1:50 USS independence next to the Nagato before Test Able 2:20 target ships mapped 4:14 The scientists and samples 6:00 Radio controlled drones 7:00 Manhattan project scientists at Kwajalein 9:40 dropping of the bomb 14:31 diffused cloud “dangerous radioactive particles in the air had become so diffused it was no longer a danger to the area.” 15:52 camera on bikini showing shock wave. 17:20 map of what ships got hit as they dropped the bomb off target. Independence noted 18:55 Independence seen just after explosion when the support ships entered the lagoon. 21:54 animals 24:31 Skate stating the inside were damaged, so they went inside it. 25:21 USS Independence 27:34 Baker Test, second test underwater explosion. 40:00 USS Independence
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DISTRICT MEDICAL OFFICE TWELFTH NAVAL DISTRICT SAN FRANCISCO, CALIFORNIA 10 September 1946 CONFIDENTIAL MEMORANDUM
To: Commander, San Francisco Naval Shipyard
Subj: Cleaning Salt Water Systems
The following test procedure to be used on the cleaning of non-target ships; USS LAFFEY, USS BARTON, and any other ship participating in the Bikini operations. Accurate records are to be kept of all operations and a copy forwarded by Air Mail Special Delivery to Rear Admiral T.A. Solberg, Code 180, BuShips. A copy will also be furnished to Captain W. E. Walsh, USN, District Medical Office, 50 Fell Street, San Francisco, California.
(a) A solution of citrate acid and ammonium hydroxide for cleaning of salt water piping systems (strength to be determined) is to be entered into the system on the out-board leg of the suction side of the suction pump. All outlets except one of the crew’s water closets are to be closed. This one outlet is to allow only a minimum flow. Then at each of the-other outlets of the system, water is to be drawn off until presence of the citrate acid and ammonium hydroxide solution is definitely found to be in that section of piping. Flow through the system is to be continuous co the one open 1 outlet. The citrate acid and ammonium hydroxide solution is to be continuously entered into the system from the outboard side of the suction pumps, (overflow from the outlet may be allowed to enter the harbor). Approximate time of Operation to be one hour.
[Later work determined that radiation was concentrated in the acid solution and therefore the overflow was radioactive and dumped into the Bay at Hunters Point Shipyard]
(b) Second step of the cleaning operation is to completely flush out the entire system with fresh water and concentration of standard bailer compound, one (1) pound to twenty (20) gallons of water. (c) Continuous records of the readings of the system are to be kept.
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3. (a) Samples of copper-nickel and iron piping of salt water systems are to be tested in three different concentrations of hydrochloric acid solutions of one half normal, three-quarters normal, and one normal. The pipes samples are to be tested in small sections of about three inches in length. (b) Similar samples are to be forwarded to Dr. Scott, University of California.[Dr. K.G. Scott, UC Berkeley Radiation Laboratory] (c) The object of these tests is-to determine the effect of these various solutions on the cleaning marine growth, rust and other foreign matter on the inside of the pipes. Quantitative measurements of the marine growth, rust and other foreign matter on the interior of the pipe should be made before and during the testing.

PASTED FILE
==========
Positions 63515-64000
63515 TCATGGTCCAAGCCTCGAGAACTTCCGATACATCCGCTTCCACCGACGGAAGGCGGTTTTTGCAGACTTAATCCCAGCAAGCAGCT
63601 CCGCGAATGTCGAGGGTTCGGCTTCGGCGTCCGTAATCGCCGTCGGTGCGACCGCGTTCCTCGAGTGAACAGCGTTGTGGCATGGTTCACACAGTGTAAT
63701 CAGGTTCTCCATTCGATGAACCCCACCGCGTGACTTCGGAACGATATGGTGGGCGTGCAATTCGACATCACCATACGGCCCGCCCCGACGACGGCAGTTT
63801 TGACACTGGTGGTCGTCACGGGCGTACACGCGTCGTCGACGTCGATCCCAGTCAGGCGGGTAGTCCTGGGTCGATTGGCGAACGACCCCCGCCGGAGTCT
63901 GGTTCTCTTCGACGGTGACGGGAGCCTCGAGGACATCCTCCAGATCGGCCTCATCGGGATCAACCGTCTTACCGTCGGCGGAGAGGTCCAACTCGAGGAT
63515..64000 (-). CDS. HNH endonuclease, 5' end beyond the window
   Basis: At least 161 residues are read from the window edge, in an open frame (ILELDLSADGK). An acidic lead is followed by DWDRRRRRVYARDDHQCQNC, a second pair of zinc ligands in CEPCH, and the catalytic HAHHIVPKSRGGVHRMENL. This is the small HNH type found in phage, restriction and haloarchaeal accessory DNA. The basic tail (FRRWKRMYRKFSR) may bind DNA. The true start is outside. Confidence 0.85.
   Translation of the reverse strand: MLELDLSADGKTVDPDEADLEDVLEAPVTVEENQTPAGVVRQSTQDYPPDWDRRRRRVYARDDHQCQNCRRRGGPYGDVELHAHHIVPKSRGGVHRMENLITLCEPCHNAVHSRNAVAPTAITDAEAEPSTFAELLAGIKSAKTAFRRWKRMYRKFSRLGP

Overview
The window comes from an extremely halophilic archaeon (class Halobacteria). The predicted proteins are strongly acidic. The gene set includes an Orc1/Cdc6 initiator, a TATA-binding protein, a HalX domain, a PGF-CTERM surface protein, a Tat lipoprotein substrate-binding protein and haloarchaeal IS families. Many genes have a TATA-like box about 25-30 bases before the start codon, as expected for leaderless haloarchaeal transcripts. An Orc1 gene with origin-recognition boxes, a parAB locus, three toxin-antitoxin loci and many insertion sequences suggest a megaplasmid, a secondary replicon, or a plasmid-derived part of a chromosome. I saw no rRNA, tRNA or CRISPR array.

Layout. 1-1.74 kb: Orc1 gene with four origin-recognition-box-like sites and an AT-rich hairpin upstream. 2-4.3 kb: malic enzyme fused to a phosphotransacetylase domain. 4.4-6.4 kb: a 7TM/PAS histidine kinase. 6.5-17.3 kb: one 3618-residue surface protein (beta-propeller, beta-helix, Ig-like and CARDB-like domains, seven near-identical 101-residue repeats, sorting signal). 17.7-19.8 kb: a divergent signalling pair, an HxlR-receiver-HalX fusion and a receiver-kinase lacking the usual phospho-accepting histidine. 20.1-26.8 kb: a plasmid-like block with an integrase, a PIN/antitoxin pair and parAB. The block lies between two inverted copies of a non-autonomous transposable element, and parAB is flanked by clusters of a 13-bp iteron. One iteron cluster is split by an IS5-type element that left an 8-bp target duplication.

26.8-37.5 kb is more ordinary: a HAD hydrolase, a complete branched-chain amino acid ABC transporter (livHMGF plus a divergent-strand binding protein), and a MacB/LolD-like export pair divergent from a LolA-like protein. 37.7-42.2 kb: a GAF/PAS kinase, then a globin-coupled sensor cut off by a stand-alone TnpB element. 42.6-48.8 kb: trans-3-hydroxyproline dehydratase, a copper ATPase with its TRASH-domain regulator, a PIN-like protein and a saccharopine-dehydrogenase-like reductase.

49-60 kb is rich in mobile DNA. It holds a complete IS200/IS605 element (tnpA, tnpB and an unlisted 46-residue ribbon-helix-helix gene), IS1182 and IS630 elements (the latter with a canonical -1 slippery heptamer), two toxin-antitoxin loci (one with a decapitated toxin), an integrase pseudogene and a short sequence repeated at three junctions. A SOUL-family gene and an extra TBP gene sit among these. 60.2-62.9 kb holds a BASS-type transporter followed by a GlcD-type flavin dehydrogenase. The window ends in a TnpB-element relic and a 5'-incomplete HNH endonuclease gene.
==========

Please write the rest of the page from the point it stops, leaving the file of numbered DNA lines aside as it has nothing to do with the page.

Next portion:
(a) Upon the first cleaning of heat transfer units, principally evaporators, or distilling plants. On such heat transfer equipment where scale is formed by deposits from salt water systems, the scale should be cleaned as much as possible by using thermal shock treatment. (b) All scale that has cracked off the piping shall be thoroughly “removed, using standard safety precautions. (c) A solution of muriatic acid shall then be used to further complete the removal of scale. (d) A monitor shall be present on opening up the heat exchange unit at all times when following the above procedure. (e) All scale removed should be segregated and dumped at sea.
Cleaning of the ship’s side in drydock shall be accomplished in the following manner: (a) The ship’s side shall be kept moist and marine growth shall be scraped off. The growth shall be kept wet while scraping down. All materials scraped from the side of the ship shall be cleaned from the drydock and segregated. The segregated material shall be dumped at sea. (b) Wet sandblasting, using standard equipment, is to be then used for removing the remainder of paint on the hull. The sand is also to be dumped at sea.
T. A. SOLBERG Rear Admiral, USN.
V W. S. MAXWELL Captain, USN By direction
Source: OPERATION CROSSROADS. RADIOLOGICAL DECONTAMINATION OF TARGET AND NON-TARGET VESSELS. VOLUME 2 , DNA ltr, 21 Apr 1982, THIS PAGE IS UNCLASSIFIED, DIRECTOR OF SHIPTECHNICAL INSPECTION REPORT. Radiological Decontamination of Target and Non-Target Vessels, VOLUME 2 OF 3.